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The essence of OKRs by Andy Grove

Andy Grove is widely recognized as the grandfather of OKRs for his pioneering work on the OKR framework at Intel. His two-minute video on OKRs remains a classic piece of management wisdom that has inspired countless organizations since then.

In this video captured in 1978, Andy Grove explains the OKR framework in the simplest way that he can. However, even though he keeps the explanation simple, each of the specific details he provides are both critical and fundamental to the success of an OKR implementation. If you take time to listen carefully to this 2-minute video, you would avoid many of the mistakes that companies are making today when they attempt OKRs without understanding how OKRs should be integrated into their current processes. This post will highlight and confirm 5 critical implementation details directly from Andy Grove himself.

Since we don't want to miss any details in the video, it's worth pointing out that at position 0:05 of the video he refers to OKRs as the "Management by Objectives system", also referred to as MBOs. The reference to MBOs is because that framework was the inspiration for OKRs. Where MBOs involved setting specific, measurable objectives with employees, OKRs used the same philosophy to set goals for the organization.

Critical callout #1 - Aspiration: 0:15 - "We want to dominate the midrange microcomputer component business". No extraneous detail about how they're going achieve it or by when, just the simple fact that domination of their market space is their goal. He didn't go into detail about the psychology of setting aspiration goals - he just made sure to give a meaningful example to say of what a legitimate objective looks like. If you want to do OKRs like Andy Grove - make them aspirational!

Critical callout #2 - Transparency: At position 0:30 Andy Grove offers up an example of a measurable key result. He mentions that the key result has to be measurable so that it can be evaluated in the next time period. He is emphasizing the importance of learning - without any argument and no judgment, did we achieve it or not? The word we use for that today is called transparency. It's an atrophied muscle that needs to be redeveloped in today's modern organizations. At position 0:52 he shows the depth of his leadership by pointing out that success isn't guaranteed - the company's ability to dominate the microcomputer business is a detail to be argued in the years to come, but over the next time period we will know if we are heading in that direction or not. Key results must be measurable or they provide no value. As Andy Grove says, "you don't maybe achieve" key results.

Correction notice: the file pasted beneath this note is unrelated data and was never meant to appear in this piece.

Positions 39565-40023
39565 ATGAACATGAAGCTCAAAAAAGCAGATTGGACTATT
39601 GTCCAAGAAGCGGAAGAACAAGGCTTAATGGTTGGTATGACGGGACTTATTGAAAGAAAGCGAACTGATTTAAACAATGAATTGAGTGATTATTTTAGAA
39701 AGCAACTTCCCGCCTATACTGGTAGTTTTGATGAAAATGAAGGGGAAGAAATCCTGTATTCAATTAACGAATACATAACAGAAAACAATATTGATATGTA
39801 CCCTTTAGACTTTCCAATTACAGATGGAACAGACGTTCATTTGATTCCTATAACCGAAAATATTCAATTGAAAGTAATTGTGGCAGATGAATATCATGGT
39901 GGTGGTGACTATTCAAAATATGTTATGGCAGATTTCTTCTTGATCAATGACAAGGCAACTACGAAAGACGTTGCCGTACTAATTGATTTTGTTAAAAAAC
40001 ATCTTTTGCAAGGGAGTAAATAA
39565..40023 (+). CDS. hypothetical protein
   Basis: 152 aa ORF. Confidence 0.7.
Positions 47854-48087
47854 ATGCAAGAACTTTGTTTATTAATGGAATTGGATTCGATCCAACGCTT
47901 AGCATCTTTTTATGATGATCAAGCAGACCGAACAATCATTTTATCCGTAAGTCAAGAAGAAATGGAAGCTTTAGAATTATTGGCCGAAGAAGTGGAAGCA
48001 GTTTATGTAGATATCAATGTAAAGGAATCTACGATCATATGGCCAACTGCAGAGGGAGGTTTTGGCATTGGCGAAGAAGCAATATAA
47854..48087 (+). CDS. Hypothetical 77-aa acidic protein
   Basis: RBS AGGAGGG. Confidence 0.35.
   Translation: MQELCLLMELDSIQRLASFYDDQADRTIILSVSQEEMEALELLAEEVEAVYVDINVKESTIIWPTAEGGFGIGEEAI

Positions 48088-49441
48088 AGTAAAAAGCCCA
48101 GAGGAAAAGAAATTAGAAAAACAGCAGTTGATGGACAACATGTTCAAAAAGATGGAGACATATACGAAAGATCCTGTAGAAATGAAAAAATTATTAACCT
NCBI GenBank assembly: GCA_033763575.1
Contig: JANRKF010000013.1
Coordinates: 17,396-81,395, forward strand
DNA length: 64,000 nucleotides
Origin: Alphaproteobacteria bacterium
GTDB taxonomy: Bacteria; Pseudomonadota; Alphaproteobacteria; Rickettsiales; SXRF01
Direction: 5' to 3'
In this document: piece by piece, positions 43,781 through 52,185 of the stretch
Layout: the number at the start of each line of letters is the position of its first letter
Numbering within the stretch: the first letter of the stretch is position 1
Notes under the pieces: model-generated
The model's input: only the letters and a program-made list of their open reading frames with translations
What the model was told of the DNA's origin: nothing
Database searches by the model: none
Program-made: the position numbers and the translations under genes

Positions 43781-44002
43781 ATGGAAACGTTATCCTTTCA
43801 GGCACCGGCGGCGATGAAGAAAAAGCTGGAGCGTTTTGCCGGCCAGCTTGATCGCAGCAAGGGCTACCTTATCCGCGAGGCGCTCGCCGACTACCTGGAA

Critical callout #3 - Annual and Quarterly Cadence: At position 1:17 he begins to explain that they run two versions of their OKRs - an annual version and a quarterly version. This is a fundamental component of OKRs that is frequently missed. He not only describes the two levels, but he mentions that the objectives at each level are set by the business units themselves, which gave them autonomy to achieve their goals. It's worth noting that at position 1:43 Andy Grove goes on to explain that the more significant of the two versions is the quarterly OKRs. Rapid learning was the name of the game in the 1970's and it's the name of the game today.

Critical callout #4 - OKRs as part of Annual Planning: Starting at position 1:24 Andy Grove mentions that the "annual version" is done in conjunction with their annual planning process and that each major operating unit is responsible for coming up with their annual OKRs. Many organizations that are doing OKRs today are not including OKRs as part of their "traditional" annual planning process. As a result, they attempt to produce OKRs after annual planning and the result is OKRs that are project-centric rather than business outcome-centric.

Critical callout #5 - Learning and adjusting the plan: Starting at position 1:36 he begins to describe that at the beginning of the next planning cycle they begin by looking back at the OKRs for the prior period. They look at them and evaluate how they have done against their OKRs and how the OKRs should be modified. They then determine what the follow-on or next steps should be and begin the process again. That is an established cadence of systemic learning and adapting and it is built into the culture of Intel as a result of his leadership.

Andy Grove's simple explanation of OKRs and critical implementation details are still relevant today. Aspiration, transparency, annual and quarterly cadence, incorporating OKRs into annual planning, and learning and adjusting the plan are all essential to a successful implementation of OKRs. By following these five critical implementation details directly from Andy Grove himself, organizations can set themselves up for success in achieving their goals through the use of OKRs.

If you are interested in getting started with OKRs or are doing OKRs with sub-par results, give us a call today and we can get you started in the right direction.

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